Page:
Reformation Month: Zwingli and the Swiss Reformation 500th

Ulrich_ZwingliOnce again we have entered the month of October and for true Protestants that means remembering the great Reformation of the 16th century. This year marks the 500th anniversary of the Swiss Reformation, perhaps an event we might easily bypass. But we ought not, for this is another noteworthy aspect of God’s great work of reforming His church in the world – in Switzerland also.

Why is the Swiss Reformation said to have begun in 1519 – and thus, the 500th anniversary in 2019? Because that’s when Reformer Ulrich Zwingli began preaching through the Bible, and that sparked the reformation of the church in Zurich and beyond (keep reading for more on that).

As we introduce this aspect of the great Reformation in this post, we point you to a few online resources that will help you learn a bit about this godly servant of the Lord and the Swiss Reformation that God used him to commence.

First, Prof. H. Hanko (emeritus church history professor in the PRC Seminary) wrote two articles on Zwingli and the Swiss Reformation in the Standard Bearer, which you may find here and here. Here is a short sample from the first one:

Zwingli‘s conversion was probably a gradual one which began while in Einsiedeln, but which came to full expression in Zurich, to which he was called in the latter part of 1518. There were several elements which played a role in his conversion. Increasingly, as he saw the need for reform in the church, he came to hate the Romish abuses which destroyed men’s souls. As his studies turned more and more to Scripture, he, even before Luther, saw that Scripture alone had to be the authority for all the faith and life of the church. In fact, when he began his ministry in Zurich on January 1, 1519, on his 35th birthday, he began a systematic exposition of the Gospel according to Matthew. During the next four years of his ministry, he continued preaching systematically through the New Testament, going from Matthew to Acts, then to the Pauline and Catholic epistles, and then on to the other books, with the exception of Revelation. During the week he preached from the Psalms.


Second, back in August Joe Carter posted an article on the Gospel Coalition website titled “9 Things You Should Know About Ulrich Zwingli.”  Though brief, he gives a good overview of the significance of Zwingli and his place in the cause of the Reformation. I give you a couple of his “9 things” about this Reformer. For the rest, visit the link provided here.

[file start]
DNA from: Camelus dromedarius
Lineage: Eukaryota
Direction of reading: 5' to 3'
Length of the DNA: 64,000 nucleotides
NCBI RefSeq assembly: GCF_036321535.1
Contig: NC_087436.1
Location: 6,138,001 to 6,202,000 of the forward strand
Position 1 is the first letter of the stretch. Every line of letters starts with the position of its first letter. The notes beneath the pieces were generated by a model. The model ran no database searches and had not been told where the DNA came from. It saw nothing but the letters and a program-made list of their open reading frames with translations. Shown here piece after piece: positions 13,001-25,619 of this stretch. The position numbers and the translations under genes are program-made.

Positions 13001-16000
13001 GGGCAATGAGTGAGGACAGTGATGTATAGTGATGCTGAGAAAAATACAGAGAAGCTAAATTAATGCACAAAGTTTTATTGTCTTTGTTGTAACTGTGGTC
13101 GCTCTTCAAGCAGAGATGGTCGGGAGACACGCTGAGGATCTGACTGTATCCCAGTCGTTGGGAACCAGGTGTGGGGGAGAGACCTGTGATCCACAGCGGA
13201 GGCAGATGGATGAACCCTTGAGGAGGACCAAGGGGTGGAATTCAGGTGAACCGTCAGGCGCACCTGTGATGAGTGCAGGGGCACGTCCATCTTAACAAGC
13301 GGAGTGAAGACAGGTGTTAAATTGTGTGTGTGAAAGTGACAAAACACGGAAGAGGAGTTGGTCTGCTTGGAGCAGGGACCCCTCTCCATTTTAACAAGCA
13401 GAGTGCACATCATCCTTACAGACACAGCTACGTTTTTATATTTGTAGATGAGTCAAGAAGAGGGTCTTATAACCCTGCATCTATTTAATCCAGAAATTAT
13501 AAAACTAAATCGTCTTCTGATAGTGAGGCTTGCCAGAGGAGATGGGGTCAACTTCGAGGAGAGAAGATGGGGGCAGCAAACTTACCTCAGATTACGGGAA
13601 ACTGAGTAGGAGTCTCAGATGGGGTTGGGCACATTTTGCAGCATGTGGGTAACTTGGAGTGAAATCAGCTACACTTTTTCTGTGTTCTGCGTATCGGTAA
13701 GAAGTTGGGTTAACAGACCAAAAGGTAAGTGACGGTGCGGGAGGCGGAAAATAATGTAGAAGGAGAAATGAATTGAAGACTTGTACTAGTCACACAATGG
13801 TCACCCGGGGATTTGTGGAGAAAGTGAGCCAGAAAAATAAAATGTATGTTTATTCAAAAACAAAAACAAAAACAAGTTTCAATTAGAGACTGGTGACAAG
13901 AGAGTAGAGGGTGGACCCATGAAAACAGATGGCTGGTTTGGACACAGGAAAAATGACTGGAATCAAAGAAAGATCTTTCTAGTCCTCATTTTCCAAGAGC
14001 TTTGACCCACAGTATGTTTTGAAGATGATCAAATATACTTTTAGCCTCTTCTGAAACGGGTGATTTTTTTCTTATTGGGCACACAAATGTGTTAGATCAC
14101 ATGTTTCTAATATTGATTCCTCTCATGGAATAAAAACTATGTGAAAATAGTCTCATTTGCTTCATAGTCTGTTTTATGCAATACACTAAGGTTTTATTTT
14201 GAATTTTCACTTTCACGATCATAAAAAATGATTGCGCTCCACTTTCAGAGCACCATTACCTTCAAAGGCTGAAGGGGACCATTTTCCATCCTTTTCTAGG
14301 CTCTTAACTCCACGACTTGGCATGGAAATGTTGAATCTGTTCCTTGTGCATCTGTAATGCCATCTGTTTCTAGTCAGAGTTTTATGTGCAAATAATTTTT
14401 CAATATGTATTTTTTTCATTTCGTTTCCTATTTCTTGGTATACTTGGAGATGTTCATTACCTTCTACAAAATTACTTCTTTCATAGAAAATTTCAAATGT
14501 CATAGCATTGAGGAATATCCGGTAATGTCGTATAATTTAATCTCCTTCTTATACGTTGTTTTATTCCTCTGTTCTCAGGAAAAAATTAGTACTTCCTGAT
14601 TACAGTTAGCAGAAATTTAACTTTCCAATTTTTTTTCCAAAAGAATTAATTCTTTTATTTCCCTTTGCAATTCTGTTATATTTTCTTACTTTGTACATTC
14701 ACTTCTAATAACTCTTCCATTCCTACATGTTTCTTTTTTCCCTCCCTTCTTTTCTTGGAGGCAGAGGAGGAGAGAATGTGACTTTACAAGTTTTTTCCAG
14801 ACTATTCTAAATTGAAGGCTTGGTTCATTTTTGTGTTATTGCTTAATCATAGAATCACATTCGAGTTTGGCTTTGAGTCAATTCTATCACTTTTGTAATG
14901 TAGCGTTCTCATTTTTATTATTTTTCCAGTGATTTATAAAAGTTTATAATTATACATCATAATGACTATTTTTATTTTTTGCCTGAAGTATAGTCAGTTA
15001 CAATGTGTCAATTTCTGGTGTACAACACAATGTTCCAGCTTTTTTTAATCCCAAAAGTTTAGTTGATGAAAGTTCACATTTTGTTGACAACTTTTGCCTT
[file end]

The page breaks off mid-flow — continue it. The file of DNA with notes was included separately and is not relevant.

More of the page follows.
1. Ulrich Zwingli (also: Huldrych Zwingli) is considered the most important reformer of the Swiss Reformation of his day (and the most important until the arrival of John Calvin). He started a revolution in religious thought in Switzerland that paralleled the work of Martin Luther in Germany. Zwingli wrote, “Before anyone in the area had ever heard of Luther, I began to preach the gospel of Christ in 1516 . . . . I started preaching the gospel before I had even heard Luther’s name . . . . Luther, whose name I did not know for at least another two years, had definitely not instructed me. I followed holy Scripture alone.”

4. A hallmark of the Reformation was the recovery of biblical preaching. Zwingli’s unique contribution was the revolutionary approach of preaching through Bible books. In 1519 he started preaching through the Gospel of Matthew, a method known as lectio continua. Zwingli then continued to preach expositional sermons through Acts, Timothy, Galatians, 1 and 2 Peter, Hebrews, the Gospel of John, and the other Pauline letters before turning to the Old Testament, beginning with the Psalms, then the Pentateuch and the historical books.

Third, there are several special websites devoted to the Swiss Reformation. Here is one that is worth visiting and reading.


Fourth, watch for the Nov.1 issue of the Standard Bearer (which we are working on this week). This Fall’s special Reformation issue will mark the 500th anniversary of this Reformation with a focus on U. Zwingli and H. Bullinger and the work God wrought through them in the city of Zurich.

In a future post we will consider some good books on the Swiss Reformation and its Reformers.

Published in: on October 7, 2019 at 10:58 PM  Comments (1)